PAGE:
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I have had my Smokette for about three weeks and just finished a dinner for 125 people yesterday. Learned lots of interesting things doing 70 # of pork butt. This was not a catering job but a private party for a friend but lots of us will be asked to do this type of thing for church groups, etc.

#1 - the resources on this forum are unbelievable. From advice to recipes, it was a life saver.

#2 - don't wait until the last minute on a big job.

I started a week ago, tentatively cooking two 7 # butts at a time on overnight cooks. With the same size of butts cook time varied dramatically. Some were done after 12 hours, some were done after 17 hours - "It's done when it's done". Long cook times can make it difficult when you are trying to time a meal but you just have to allow plenty of time and cook ahead.

After a little experimenting, I found that I got good results by raising the three bar rack to the highest level, then using the bottom and middle racks. That gives a little more space above the heating element for the bottom rack. The middle rack puts the top butt far enough below the vent, that it does not interfere with air flow. I would put two butts on the upper rack and one butt on the lower rack. I know you could load it up more but things got done at about the same time. I will probably load it up more as I gain confidence with the smoker.

I learned that one of my most valuable tools for preparing pork butts is a small frosting knife. Works great for getting the mustard into all the little nooks and crannies. I also learned that a good way to apply the spices is sort of the way you dredge fish through flour. Put the mustard on the small sides, pick up the butt and just press it into the rub, which has been poured onto a platter. Then I put the butt back onto the cutting board and do one large flat side, using a shaker to apply the rub. Pick up the cutting board and roll the butt onto the rack. Then do the other flat side while it is on the rack. You don't have to do a lot of handling and the rub goes on evenly and very thick. You just have to remember that any spices you put on the platter, have to be used up. It is contaminated with raw pork and you don't want to put it back into your "rub tub".

I also learned the value of the dual probe remote thermometer. You don't really have to use the pit temp monitor on the CS since you can just set the thermostat and let it go. However, on the last night, with 22# of butt in the smoker, our power goes off at 2:00 am. Being sound asleep, the only way I know this happened was when the low pit temp alarm goes off. I was able to pull the butts and finish them on a Weber gas grill (indirect heat and one burner on low, it stabilizes at 240). Not as moist as finishing in the CS, but better than throwing them away since the power was off for 7 hours.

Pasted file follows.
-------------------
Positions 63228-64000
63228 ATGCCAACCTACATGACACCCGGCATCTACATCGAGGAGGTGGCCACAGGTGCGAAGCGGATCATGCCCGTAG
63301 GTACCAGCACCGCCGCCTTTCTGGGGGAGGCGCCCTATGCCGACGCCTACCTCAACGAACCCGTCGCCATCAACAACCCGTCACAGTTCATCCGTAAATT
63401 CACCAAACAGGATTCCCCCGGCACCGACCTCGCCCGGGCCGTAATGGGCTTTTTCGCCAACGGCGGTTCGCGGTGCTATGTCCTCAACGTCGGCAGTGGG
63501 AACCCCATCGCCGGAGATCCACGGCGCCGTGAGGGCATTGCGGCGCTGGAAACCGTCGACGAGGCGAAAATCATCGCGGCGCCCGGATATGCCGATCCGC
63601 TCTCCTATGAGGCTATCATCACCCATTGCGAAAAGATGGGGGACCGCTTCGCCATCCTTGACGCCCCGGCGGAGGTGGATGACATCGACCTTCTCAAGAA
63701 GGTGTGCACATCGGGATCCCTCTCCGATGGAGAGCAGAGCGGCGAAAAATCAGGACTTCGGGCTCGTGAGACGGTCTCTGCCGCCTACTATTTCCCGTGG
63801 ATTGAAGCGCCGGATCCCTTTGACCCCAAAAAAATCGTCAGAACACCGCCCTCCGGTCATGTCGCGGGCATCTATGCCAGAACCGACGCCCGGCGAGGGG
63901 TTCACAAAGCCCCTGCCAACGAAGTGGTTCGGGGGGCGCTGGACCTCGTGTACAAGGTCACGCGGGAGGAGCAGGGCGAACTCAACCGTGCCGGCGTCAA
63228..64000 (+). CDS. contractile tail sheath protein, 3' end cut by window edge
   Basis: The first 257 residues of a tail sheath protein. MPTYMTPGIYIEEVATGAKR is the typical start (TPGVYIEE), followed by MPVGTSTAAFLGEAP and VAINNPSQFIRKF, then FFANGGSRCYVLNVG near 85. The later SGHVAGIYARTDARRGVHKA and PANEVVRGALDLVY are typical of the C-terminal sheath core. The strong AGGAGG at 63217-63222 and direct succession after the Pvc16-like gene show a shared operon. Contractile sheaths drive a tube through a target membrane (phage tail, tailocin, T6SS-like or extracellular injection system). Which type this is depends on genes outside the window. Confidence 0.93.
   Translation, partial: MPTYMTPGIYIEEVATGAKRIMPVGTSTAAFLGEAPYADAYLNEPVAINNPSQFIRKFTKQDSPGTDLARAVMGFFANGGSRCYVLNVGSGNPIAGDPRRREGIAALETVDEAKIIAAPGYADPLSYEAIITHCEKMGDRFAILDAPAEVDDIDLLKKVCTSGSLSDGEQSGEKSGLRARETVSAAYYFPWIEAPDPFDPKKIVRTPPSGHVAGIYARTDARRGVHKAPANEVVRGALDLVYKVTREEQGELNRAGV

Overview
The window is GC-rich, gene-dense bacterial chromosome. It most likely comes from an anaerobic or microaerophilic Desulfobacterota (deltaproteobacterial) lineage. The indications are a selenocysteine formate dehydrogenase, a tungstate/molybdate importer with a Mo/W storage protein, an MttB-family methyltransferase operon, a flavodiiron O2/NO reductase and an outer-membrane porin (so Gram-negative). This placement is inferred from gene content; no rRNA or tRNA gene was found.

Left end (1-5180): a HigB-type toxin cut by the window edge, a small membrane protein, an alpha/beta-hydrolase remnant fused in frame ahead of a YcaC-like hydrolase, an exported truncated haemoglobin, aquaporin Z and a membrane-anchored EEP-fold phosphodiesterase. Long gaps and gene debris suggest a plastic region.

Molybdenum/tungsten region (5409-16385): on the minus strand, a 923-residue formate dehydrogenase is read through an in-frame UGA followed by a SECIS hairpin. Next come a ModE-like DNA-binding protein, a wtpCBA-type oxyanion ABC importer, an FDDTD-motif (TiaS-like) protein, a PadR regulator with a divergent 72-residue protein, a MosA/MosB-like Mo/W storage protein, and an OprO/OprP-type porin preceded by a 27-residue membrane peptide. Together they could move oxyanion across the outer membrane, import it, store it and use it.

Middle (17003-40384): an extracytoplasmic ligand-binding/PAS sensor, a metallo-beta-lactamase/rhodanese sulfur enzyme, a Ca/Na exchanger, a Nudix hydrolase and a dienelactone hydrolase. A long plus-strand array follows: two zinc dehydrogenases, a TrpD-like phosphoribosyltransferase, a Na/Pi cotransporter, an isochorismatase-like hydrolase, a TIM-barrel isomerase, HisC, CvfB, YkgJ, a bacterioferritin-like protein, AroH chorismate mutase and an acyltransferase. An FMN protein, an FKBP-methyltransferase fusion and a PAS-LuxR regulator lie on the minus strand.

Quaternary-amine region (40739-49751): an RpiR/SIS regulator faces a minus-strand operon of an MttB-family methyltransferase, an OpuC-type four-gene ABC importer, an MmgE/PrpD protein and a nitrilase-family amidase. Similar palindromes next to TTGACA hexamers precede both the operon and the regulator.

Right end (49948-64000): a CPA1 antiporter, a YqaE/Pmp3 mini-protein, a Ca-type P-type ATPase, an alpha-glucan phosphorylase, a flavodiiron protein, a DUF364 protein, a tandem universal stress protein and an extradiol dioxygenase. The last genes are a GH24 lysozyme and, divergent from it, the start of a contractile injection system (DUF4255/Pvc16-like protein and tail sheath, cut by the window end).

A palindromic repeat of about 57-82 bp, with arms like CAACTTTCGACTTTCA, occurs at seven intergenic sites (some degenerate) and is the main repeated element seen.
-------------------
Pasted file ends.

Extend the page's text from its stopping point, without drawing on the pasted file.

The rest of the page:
We pulled the pork after each cook. I put about four pounds of pulled pork in those throwawy aluminum lasagna pans, pour in some of Smokin Okie's Basting and Serving Sauce, sealed with foil and popped them into the freezer. Seal them really tightly and they will be fine for a short stay in the freezer. The day before the dinner, they go into the refrigerator and into the oven about three hours before serving. You need to open them up after about an hour and stir them a little, adding more basting sauce if they seem dry. Leave the foil open if they seem soupy. Not rocket science but it does require some attention. If you are going to us these with an ice chest for transport, make sure the pans will fit into a standard 12" wide cooler. Roll Eyes After a little trial and error I found that lasagna pans are just right.

Pulling in advance saved a lot of work on the site and the throwaway pans were wonderful. On this event, I did drag long my 008 but I primarily used it as a warming oven. Throw in one chunk of hickory and let her rip. You get the "aroma" of the smoke (and it does draw a lot of attention) but without the agony of trying to time the cook.

If you get asked to do one of these things, it can be done. It just requires a lot of thought and planning (and lots of friends to help).

Oh, I forgot to mention that 1 1/2 hours before dinner time, just as the jambalaya was going into the pots, it rained, then it hailed, then it rained some. We looked like drowned rats until they finally set up an awning for my volunteer crew. We laughed and scratched and had another beer. It was great fun!
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Sounds like you're making Big Sky country Big BBQ country! A couple of questions on the re-heat:
  • Were the pans fully defrosted in the fridge before you put them in the oven?
  • What temp did you set the oven?